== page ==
We were warned about the sun in this bare land. Since it would be so windy and we are at a much higher altitude, we were asked to cover up our faces if we still want to look the same after the trip.
A guy about 20 years of age took us in with this family horses…
“You guys came from Beijing?” He looked at us rather interested, “I never been out of Yunnan.”
“Why?” I was rather surprised, “come to Beijing.” A train ticket costs only a couple hundred yuan.
“I quit school before I could graduate from elementary school.” He said, “My family was too poor to afford my school, and then we got in this business.”
We have to pass through his village in order to get to the old tea trading route….
Most people in the village got big houses, but they only live on the second floor, the first floor is for live stocks…
This hill is part of the ancient tea trading route
Then he sped up his horses a bit. At the time I was still holding on my camera to take pictures. Then I tried to hold onto the bars on the saddle when I started loosing my balance on the saddle. Before I knew it, I landed on butt with my camera….
At the time, I couldn’t feel anything on my right side, and the rest of my body was in so much pain that I thought I was in big trouble. Then same other villagers came out from nearby and helped me to get up. The guy found one side of this saddle wasn’t tied up properly, hence why I lost balance. He was panicking so much that he offered to send me to the hospital several times, but my pain soon went away.
Since I felt ok and I knew I couldn’t really get the guy to help me financially, there is really nothing I could do but to get this fixed myself.
You could see the famous Jaded Snow Mountain from behind these hills
We took a break at this horse barn, where women sold tourists some beans to feed the horses. 5 yuan for a small bowl of beans… “com’on, the horses will be very unhappy if you didn’t feed them.” Oh really? I thought I already paid for my horse guy to feed my horse?
Coming back to the village, we get to pass by the lake next to Lijiang, or Lashihai (Lashi Sea)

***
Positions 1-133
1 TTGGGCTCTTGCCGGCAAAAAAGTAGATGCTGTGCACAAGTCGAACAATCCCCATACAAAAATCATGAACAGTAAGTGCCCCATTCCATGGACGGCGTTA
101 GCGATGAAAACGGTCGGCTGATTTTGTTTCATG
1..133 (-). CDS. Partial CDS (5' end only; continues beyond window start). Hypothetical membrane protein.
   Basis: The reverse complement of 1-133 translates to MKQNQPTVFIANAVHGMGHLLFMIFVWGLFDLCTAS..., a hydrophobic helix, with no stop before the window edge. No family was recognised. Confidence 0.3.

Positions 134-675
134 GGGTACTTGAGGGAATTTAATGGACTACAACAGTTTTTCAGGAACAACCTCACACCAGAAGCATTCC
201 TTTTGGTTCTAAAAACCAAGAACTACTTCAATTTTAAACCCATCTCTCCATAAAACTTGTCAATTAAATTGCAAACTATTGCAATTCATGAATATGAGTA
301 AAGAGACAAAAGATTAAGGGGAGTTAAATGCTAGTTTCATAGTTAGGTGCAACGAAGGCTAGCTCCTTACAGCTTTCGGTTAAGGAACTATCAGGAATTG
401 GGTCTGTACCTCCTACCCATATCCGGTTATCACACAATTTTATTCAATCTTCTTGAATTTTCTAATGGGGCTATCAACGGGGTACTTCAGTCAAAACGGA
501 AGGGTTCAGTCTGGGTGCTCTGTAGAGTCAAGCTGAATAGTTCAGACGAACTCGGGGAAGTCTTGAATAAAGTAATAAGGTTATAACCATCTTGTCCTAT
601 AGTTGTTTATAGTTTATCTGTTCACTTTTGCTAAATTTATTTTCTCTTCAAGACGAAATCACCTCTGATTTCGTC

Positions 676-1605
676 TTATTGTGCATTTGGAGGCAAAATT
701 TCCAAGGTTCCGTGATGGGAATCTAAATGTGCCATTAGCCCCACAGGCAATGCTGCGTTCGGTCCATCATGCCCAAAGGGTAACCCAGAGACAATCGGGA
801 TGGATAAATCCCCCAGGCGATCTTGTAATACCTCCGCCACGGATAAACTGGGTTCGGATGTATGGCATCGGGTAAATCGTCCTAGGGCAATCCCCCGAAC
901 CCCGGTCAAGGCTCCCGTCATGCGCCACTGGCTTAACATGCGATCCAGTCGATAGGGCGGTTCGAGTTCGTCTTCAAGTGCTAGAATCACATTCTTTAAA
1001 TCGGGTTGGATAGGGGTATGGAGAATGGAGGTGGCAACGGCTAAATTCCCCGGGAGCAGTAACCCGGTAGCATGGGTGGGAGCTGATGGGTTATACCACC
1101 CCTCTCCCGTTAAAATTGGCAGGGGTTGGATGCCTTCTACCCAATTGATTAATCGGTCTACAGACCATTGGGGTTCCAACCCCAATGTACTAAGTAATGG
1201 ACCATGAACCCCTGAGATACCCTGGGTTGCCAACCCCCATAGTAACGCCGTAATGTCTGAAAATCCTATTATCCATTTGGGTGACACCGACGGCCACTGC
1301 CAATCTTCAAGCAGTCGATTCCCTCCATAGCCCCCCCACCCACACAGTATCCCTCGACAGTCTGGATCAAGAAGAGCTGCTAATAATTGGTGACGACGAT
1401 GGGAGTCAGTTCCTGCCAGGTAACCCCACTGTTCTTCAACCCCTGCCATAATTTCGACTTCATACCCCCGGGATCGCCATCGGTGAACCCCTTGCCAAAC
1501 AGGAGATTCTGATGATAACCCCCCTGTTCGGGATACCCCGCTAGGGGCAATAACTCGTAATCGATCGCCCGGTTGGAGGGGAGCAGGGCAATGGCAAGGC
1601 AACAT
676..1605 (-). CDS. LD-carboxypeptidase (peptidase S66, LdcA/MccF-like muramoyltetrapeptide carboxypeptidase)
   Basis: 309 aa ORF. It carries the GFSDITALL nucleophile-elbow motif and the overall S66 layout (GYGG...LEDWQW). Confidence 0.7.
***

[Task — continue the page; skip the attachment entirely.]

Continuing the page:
We passed by fields of dead corn fields by the village. They reminded me the sad truth of winter, but then I guess that’s why they are free to take us on their horses too
Back to the ranch, this is a typical collaborative ranch, where each countryside family is given four horses by the government to take care of, and they take turns to take tourists on their horses.
After returning the horses, we strolled to the dock for our boat.
Starting these iron boats isn’t as easy as you think since the dock is on the bank of a swamp. To get to the lake itself you have to wade through the swamp first.
Managing a boat through the swamp you need another person to help… this 15 year-old decided to help us.
You could still see houses on a little plateau up this mountain… I wonder how convenient is it to get from there down here then climb back.
“So what type of lake is this?” I asked as I almost dipped my hands in the water for a taste.
“It’s definitely a sea,” the boy told me, “it’s so vast that it’s gotta to be a sea”
We found a bunch of flamingos running between the horse ranch and the dock…
and some other local exotic birds
on our way to Suhe (束河), we found another view of the Jaded Dragon Snow Mountain (玉龙雪山）
The local delicacy street.
They sold all sorts of funny foods that I’ve never seen before. Foods on the left photo is to be grilled, foods on the right photo is the desserts
Our first course is the grilled sausages
We ordered stir-fried bees and water dragonflies for our second course. I had to say that I liked the bees much better than the dragonflies.
and of course, everyone probably had the same feeling… the bees were done way before we could come even close to finish up the dragonflies
Night of the main plaza in Lijiang….
We found a Dongba paper shop, apparently Dongba is a local type of paper. It is renowned for its thousand-year enduring quality. Its tough material that does not decay in water, or by worms. Many original historical literatures were printed in these and kept till today.
The shopkeeper happened to know Dongba writing as well, so we wrote a couple words in Chinese and he hand-print them into Dongba calligraphy words.